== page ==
The Ministry of Archeology is looking for Queen Nefertiti mummy using DNA

nefertiti Sun, Dec. 8, 2019
These days mark the anniversary of the discovery of the statue of the Pharaonic Queen Nefertiti, the wife of Akhenaten in the Tel el-Amarna region in Minya in southern Egypt in 1912, and recently Dr. Zahi Hawass announced the start of the national project to study the royal mummies, so does Nefertiti be found.

Dr. Zahi Hawass, the Egyptian archaeologist, said during one of his lectures in London that Queen Nefertiti may be one of two mummies that have already been discovered, expressing his belief that using "modern DNA techniques", Queen Nefertiti can be defined as one of the mummies discovered in Valley of the Kings.

Hawass announced that he was exploring a new site in the Valley of the Kings to search for the tomb of Queen Nefertiti and Queen Ankh Asen Amun, wife of Tutankhamun, but he admitted that the queens may have already been found, adding: "Using modern DNA techniques, we are examining the royal mummies Found, we also think that one of the mummies may have been Nefertiti. "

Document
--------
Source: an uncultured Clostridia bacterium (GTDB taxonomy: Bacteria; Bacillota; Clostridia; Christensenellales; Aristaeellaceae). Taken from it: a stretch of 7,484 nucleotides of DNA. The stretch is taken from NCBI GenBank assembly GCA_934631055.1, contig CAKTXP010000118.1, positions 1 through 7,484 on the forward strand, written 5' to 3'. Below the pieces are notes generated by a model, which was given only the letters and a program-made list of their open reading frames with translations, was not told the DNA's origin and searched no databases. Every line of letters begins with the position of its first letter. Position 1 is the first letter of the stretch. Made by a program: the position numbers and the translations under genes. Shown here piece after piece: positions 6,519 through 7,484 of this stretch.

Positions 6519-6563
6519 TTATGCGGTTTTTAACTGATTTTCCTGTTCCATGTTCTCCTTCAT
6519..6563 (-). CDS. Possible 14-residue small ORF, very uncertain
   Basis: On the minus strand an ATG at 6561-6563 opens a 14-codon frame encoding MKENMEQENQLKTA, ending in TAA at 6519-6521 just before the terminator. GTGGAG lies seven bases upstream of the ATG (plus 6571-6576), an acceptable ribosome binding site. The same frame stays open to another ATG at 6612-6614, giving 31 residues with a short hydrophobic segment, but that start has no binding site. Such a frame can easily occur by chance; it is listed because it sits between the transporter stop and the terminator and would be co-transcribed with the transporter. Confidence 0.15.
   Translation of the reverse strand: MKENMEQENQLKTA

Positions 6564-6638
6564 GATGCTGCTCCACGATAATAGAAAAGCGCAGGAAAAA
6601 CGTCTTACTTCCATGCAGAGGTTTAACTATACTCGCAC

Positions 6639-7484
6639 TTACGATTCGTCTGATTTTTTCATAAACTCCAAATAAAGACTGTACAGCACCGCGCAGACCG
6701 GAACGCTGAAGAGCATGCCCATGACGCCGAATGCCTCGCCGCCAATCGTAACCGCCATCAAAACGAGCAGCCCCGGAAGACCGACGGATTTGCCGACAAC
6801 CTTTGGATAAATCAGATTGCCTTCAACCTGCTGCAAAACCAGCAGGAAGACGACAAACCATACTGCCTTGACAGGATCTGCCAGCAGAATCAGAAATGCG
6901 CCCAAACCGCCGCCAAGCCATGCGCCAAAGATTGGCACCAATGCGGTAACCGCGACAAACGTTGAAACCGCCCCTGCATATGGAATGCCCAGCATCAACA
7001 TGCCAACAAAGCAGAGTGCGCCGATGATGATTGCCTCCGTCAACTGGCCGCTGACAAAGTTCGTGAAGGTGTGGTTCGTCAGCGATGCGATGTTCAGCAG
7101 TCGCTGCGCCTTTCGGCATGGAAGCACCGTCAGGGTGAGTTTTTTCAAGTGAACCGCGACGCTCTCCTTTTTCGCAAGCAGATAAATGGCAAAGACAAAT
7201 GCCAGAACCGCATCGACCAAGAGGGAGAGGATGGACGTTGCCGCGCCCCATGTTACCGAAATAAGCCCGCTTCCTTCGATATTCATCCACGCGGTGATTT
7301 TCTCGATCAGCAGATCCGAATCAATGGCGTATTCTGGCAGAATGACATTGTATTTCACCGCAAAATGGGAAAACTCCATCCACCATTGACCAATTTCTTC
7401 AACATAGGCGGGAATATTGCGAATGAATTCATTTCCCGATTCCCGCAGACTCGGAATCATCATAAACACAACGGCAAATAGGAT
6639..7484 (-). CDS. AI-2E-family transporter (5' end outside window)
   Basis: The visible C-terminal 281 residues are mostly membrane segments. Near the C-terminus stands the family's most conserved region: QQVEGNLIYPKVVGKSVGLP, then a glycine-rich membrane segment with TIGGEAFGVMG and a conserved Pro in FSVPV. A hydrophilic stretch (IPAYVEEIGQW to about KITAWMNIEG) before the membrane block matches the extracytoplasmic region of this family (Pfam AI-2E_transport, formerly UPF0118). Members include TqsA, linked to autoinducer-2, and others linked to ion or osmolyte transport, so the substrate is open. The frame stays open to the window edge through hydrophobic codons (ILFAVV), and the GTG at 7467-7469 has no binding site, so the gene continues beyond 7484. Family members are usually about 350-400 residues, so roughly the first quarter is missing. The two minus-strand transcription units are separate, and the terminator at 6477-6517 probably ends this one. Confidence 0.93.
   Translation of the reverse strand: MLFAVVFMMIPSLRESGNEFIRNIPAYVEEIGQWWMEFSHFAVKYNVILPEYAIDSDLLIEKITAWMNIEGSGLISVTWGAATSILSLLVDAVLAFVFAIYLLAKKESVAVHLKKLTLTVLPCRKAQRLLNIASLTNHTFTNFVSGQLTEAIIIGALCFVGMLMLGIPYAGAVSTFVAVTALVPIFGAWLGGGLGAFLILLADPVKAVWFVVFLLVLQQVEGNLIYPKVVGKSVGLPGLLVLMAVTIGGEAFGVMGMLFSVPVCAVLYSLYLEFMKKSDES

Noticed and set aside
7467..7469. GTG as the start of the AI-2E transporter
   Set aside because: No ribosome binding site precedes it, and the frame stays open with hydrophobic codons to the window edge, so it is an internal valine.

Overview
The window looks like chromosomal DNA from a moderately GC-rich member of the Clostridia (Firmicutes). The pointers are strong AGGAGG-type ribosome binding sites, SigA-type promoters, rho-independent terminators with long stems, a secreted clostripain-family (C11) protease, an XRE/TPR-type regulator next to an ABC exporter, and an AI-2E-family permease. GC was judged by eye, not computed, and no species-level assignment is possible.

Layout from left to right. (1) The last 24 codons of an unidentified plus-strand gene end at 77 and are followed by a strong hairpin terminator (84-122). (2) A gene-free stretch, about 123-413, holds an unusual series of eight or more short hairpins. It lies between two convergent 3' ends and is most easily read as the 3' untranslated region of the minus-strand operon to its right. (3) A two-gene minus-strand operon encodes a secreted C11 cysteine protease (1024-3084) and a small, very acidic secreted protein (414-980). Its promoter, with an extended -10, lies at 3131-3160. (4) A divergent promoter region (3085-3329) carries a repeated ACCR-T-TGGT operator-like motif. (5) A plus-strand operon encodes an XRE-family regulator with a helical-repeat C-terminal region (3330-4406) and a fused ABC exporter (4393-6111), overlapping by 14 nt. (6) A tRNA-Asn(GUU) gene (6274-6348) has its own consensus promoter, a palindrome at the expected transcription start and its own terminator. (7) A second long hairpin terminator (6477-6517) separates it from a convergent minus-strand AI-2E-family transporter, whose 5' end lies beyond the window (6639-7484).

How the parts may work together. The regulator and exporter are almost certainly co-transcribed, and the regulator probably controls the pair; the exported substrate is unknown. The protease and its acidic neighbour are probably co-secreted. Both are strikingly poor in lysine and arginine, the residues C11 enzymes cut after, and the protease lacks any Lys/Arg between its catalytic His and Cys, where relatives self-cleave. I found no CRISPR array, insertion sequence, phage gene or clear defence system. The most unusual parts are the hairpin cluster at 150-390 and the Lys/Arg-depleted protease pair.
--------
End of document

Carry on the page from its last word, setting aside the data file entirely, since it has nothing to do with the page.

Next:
Also, one of his lectures in Denmark, archaeologist Dr. Zahi Hawas confirmed that the Egyptian national project to study the royal mummies will be carried out to search for the mummy of Queen Nefertiti and the mummy of Queen "Ankh Asen in Amun" the wife of King "Tutankhamun" through DNA. City Scan.

It was believed that Queen Nefertiti, who died in 1331 BC, was buried in a large room behind a hidden door in the tomb of King Tutankhamen.

But last year, the Ministry of Antiquities announced that the investigation, which lasted for three years and included a radar survey of the cemetery, proved conclusively that there were no secret rooms.

Dr. Hawas said on the sidelines of the exhibition "Tutankhamun: The Treasures of the Golden Pharaohs", which includes 150 artifacts at the Saatchi Gallery in London on Friday, "Everyone asks me whether Nefertiti is buried in the tomb of Tutankhamen and the answer is no.